Anatomy of an Industrial Espionage Attack
By Ira S. Winkler © 1
I had stolen all this and more posing as a temporary worker. A company with third-rate security? Hardly. The organization maintains an excellent perimeter security program, including strong access controls and physical-security mechanisms. The security manager suspected, however, that it may be vulnerable to a well-coordinated attack via insiders. He called upon me to test just how much a dedicated information thief could get.
I was there for three days. I got everything they had.
At a recent conference I met Henry, the security manager of Zed Technologies, a large high-tech firm with annual sales in excess of $5 billion. Henry knew of my previous penetration testing and asked if we could meet later to discuss the possibility of testing his own company's security. (Note: Company and individual names have been changed. In addition, some identifying details about the company and its systems have been changed.)
Henry was extremely concerned about the open environment at Zed -- an openness typical of research and development firms. Like many large companies, Zed Technologies employs a large number of contract and temporary employees on-site. These people have access to various amounts of information and are not thoroughly screened. Henry worried about the potential damage that they could cause. To find out, he asked me to perform a penetration test in which I would be placed inside the company as a temporary employee but would in fact steal as much information as I could.
I was given permission to do whatever was required without harming the company or individuals. A member of the company's information-security staff would remain within a reasonable range whenever I was performing any illicit tasks, to provide incident containment in case of a compromise of the effort. Funding also allowed for the use of off-site accomplices.
To simulate real-world circumstances, I wanted to perform a full-scale industrial espionage attack against the company, using both technical and non-technical methods. Specifically, I chose five categories of attack: open-source research, misrepresentation, abuse of access, insider hacking and internal coordination of external accomplices.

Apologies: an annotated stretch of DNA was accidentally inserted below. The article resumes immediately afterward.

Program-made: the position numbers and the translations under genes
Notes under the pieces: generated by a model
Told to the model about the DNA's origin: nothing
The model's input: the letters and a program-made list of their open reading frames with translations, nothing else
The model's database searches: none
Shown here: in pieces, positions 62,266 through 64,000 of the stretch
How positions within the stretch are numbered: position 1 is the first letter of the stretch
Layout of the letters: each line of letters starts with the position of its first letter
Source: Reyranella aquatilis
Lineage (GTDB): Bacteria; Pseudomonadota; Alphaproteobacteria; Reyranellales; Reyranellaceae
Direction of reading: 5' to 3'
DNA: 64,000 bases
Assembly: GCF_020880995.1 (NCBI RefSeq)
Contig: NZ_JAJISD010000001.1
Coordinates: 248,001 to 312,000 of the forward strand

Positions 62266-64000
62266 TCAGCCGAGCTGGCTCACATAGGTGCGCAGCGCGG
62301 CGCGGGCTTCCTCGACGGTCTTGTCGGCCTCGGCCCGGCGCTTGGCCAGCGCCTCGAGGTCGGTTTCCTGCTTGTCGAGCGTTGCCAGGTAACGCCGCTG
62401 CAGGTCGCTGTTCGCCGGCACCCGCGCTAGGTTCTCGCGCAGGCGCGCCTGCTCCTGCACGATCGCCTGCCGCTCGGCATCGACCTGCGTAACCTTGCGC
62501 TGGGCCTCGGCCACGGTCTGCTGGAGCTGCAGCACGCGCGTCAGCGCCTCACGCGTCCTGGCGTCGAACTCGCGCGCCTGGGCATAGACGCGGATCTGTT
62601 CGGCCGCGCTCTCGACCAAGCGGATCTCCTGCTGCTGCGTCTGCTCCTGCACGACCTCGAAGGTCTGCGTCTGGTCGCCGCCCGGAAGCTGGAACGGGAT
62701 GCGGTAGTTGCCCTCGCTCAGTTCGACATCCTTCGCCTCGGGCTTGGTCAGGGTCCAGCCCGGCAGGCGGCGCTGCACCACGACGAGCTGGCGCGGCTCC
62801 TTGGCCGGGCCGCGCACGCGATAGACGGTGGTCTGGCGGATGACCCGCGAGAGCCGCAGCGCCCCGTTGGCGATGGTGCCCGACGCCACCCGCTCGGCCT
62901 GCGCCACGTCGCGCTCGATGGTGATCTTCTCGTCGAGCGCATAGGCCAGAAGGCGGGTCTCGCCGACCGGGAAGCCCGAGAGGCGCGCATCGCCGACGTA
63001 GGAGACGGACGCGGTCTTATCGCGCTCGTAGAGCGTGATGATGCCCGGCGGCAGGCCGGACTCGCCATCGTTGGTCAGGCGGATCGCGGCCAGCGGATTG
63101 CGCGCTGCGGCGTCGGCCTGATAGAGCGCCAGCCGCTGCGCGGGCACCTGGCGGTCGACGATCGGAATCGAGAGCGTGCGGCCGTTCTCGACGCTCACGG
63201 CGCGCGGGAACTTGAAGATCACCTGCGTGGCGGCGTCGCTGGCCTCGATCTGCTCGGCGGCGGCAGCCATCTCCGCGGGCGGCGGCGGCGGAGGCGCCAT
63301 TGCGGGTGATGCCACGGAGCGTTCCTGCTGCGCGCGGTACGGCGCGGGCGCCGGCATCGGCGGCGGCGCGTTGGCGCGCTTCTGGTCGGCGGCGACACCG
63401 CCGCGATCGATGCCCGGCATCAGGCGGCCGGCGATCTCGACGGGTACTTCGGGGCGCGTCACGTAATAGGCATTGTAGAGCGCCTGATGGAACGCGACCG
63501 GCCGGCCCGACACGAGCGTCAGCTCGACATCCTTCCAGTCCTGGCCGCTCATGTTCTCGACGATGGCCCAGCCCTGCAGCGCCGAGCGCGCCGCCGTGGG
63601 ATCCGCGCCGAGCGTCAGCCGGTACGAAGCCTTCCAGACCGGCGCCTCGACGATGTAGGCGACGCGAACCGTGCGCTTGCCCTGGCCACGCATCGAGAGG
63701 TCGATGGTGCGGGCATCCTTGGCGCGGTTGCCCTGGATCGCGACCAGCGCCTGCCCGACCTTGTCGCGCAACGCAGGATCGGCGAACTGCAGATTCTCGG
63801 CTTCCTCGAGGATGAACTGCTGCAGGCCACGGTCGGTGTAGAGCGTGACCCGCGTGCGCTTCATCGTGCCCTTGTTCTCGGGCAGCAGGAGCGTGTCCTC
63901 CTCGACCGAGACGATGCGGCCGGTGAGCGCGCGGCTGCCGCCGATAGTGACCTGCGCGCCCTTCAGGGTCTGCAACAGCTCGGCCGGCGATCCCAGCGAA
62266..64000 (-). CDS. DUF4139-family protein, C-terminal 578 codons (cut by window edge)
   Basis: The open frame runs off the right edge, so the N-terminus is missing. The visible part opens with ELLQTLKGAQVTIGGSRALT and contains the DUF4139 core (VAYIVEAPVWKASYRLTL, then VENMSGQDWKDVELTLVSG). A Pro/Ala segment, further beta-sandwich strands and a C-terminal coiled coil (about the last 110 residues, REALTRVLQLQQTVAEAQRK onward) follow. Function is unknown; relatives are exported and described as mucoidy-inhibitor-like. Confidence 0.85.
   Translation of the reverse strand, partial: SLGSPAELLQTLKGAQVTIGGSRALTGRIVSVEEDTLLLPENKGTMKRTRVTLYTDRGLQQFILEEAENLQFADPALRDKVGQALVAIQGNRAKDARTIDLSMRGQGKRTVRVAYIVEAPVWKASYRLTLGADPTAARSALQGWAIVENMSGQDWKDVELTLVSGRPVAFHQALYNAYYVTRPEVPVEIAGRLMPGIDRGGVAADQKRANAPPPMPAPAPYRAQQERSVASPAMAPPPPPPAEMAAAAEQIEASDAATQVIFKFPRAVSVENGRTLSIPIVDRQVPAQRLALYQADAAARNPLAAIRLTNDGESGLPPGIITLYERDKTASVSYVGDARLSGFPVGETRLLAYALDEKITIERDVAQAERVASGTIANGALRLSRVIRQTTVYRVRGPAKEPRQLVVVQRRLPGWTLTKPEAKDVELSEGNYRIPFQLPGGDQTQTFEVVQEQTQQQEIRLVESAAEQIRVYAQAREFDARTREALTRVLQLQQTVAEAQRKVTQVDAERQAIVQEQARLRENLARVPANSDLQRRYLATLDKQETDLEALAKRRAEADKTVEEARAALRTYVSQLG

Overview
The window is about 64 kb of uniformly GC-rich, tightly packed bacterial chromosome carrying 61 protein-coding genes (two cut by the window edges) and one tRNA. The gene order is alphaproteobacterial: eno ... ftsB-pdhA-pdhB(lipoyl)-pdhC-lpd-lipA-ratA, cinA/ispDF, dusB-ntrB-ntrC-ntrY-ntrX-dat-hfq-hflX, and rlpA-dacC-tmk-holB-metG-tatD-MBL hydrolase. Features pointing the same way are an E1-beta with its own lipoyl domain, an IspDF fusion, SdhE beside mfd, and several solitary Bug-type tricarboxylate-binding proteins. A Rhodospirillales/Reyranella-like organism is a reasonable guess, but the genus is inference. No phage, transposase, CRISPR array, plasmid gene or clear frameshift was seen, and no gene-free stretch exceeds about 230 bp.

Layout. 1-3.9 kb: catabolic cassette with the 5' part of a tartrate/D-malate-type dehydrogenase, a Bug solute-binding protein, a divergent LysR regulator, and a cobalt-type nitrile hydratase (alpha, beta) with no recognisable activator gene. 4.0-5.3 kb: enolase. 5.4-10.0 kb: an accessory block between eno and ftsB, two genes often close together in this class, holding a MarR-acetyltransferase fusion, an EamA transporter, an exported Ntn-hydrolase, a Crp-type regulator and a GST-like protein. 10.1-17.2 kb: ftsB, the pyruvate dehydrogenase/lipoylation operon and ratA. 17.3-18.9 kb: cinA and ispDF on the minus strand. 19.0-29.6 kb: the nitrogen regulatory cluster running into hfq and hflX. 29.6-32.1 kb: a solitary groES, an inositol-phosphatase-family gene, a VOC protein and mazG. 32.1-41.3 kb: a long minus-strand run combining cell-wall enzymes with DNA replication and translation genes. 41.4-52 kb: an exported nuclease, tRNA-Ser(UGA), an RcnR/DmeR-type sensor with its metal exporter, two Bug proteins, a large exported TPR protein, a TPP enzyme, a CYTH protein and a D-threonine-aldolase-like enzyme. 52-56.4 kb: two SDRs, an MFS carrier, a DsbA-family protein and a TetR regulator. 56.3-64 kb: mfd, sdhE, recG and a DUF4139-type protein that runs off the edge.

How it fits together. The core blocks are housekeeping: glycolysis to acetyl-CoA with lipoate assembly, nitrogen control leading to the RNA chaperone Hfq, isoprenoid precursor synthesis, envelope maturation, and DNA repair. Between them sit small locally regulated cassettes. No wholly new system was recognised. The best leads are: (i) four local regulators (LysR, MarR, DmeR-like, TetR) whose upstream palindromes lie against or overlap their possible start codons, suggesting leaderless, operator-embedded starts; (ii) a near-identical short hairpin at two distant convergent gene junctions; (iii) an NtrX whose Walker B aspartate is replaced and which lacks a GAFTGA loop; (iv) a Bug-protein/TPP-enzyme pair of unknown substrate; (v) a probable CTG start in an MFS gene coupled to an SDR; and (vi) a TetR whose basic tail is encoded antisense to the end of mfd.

Getting to Know You
Prior to my contact with Henry, I knew nothing of Zed Technologies. I had to first become familiar with the company in order to steal any useful information.
Internet library resources provided an incredible amount of information. From news databases, I identified the company's top development effort, worth billions of dollars in company effort and potential sales. I also learned the name of the lead researcher working on the project, and I ran across several stories about the company's current products as well as the people involved in their development.
Other open-source information identified the names of company executives, the company's financial status and a wide range of general information about the company and its corporate philosophy. Searches of Internet newsgroups for the company name identified dozens of company employees. Employee postings to computer-related newsgroups told me about the company's hardware and software environment. Postings to non-technical newsgroups helped me learn the personal interests of the employees posting the messages. Other Internet resources revealed additional employees and their interests.
I executed a host command against Zed Technologies' domain name to get a list of all its computer systems, along with operating-system information. This action identified the company's TCP/IP addresses, the types of systems used throughout the company and a rough count of the number of computers in use.
A company newsletter that I requested and received helped as well. In it, the CEO defined the company's top six development efforts and mentioned the names of many employees working on those projects. This information served as my shopping list for the remainder of my effort.
A Bold Lie
With only three days available for on-site snooping, I was forced to behave more boldly than a normal industrial spy would. I tried a direct misrepresentation approach: I decided to impersonate an information-security supervisor.
Prior to arriving at the site, I had business cards printed that looked exactly like one from Zed Technologies, complete with my name and the title of Information Security Supervisor. A local copy store created the cards in less than a day, using a real business card as a template.
Upon arriving at the site, I was processed like any temporary worker. I filled out some paperwork, on which I provided false information including a social security number, an address and telephone numbers. A human-resources employee gave me an access badge and showed me to my office. I was pleased to find out that I had been added to the company telephone directory, as are all temporary employees, prior to my arrival.